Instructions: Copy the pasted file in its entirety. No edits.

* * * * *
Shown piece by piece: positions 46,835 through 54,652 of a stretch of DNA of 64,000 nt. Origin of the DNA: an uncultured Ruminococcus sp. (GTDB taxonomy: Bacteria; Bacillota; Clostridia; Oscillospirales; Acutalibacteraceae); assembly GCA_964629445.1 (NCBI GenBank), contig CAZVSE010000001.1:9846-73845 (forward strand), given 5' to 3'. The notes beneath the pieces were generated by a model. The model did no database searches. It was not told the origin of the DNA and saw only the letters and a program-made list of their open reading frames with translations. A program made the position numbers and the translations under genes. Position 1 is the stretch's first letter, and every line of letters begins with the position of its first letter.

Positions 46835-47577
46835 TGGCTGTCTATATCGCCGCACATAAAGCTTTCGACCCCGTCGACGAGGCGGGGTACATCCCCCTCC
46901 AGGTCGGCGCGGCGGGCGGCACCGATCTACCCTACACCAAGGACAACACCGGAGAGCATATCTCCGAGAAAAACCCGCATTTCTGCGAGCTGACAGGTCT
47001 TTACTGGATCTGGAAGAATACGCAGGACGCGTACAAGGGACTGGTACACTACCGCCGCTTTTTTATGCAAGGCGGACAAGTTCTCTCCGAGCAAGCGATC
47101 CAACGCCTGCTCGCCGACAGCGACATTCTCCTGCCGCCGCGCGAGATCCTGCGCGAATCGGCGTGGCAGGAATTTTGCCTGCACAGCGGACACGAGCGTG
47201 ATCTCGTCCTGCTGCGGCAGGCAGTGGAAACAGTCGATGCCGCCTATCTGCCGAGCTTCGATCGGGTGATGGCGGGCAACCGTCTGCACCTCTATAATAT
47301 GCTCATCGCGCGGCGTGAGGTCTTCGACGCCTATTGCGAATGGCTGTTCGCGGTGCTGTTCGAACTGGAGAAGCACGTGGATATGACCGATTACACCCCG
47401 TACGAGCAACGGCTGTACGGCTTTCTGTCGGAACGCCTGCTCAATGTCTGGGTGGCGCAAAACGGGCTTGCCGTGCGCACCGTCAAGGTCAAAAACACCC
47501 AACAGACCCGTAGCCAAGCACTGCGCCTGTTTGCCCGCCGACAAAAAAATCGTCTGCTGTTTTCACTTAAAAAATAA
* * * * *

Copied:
Shown piece by piece: positions 46,835 through 54,652 of a stretch of DNA of 64,000 nt. Origin of the DNA: an uncultured Ruminococcus sp. (GTDB taxonomy: Bacteria; Bacillota; Clostridia; Oscillospirales; Acutalibacteraceae); assembly GCA_964629445.1 (NCBI GenBank), contig CAZVSE010000001.1:9846-73845 (forward strand), given 5' to 3'. The notes beneath the pieces were generated by a model. The model did no database searches. It was not told the origin of the DNA and saw only the letters and a program-made list of their open reading frames with translations. A program made the position numbers and the translations under genes. Position 1 is the stretch's first letter, and every line of letters begins with the position of its first letter.

Positions 46835-47577
46835 TGGCTGTCTATATCGCCGCACATAAAGCTTTCGACCCCGTCGACGAGGCGGGGTACATCCCCCTCC
46901 AGGTCGGCGCGGCGGGCGGCACCGATCTACCCTACACCAAGGACAACACCGGAGAGCATATCTCCGAGAAAAACCCGCATTTCTGCGAGCTGACAGGTCT
47001 TTACTGGATCTGGAAGAATACGCAGGACGCGTACAAGGGACTGGTACACTACCGCCGCTTTTTTATGCAAGGCGGACAAGTTCTCTCCGAGCAAGCGATC
47101 CAACGCCTGCTCGCCGACAGCGACATTCTCCTGCCGCCGCGCGAGATCCTGCGCGAATCGGCGTGGCAGGAATTTTGCCTGCACAGCGGACACGAGCGTG
47201 ATCTCGTCCTGCTGCGGCAGGCAGTGGAAACAGTCGATGCCGCCTATCTGCCGAGCTTCGATCGGGTGATGGCGGGCAACCGTCTGCACCTCTATAATAT
47301 GCTCATCGCGCGGCGTGAGGTCTTCGACGCCTATTGCGAATGGCTGTTCGCGGTGCTGTTCGAACTGGAGAAGCACGTGGATATGACCGATTACACCCCG
47401 TACGAGCAACGGCTGTACGGCTTTCTGTCGGAACGCCTGCTCAATGTCTGGGTGGCGCAAAACGGGCTTGCCGTGCGCACCGTCAAGGTCAAAAACACCC
47501 AACAGACCCGTAGCCAAGCACTGCGCCTGTTTGCCCGCCGACAAAAAAATCGTCTGCTGTTTTCACTTAAAAAATAA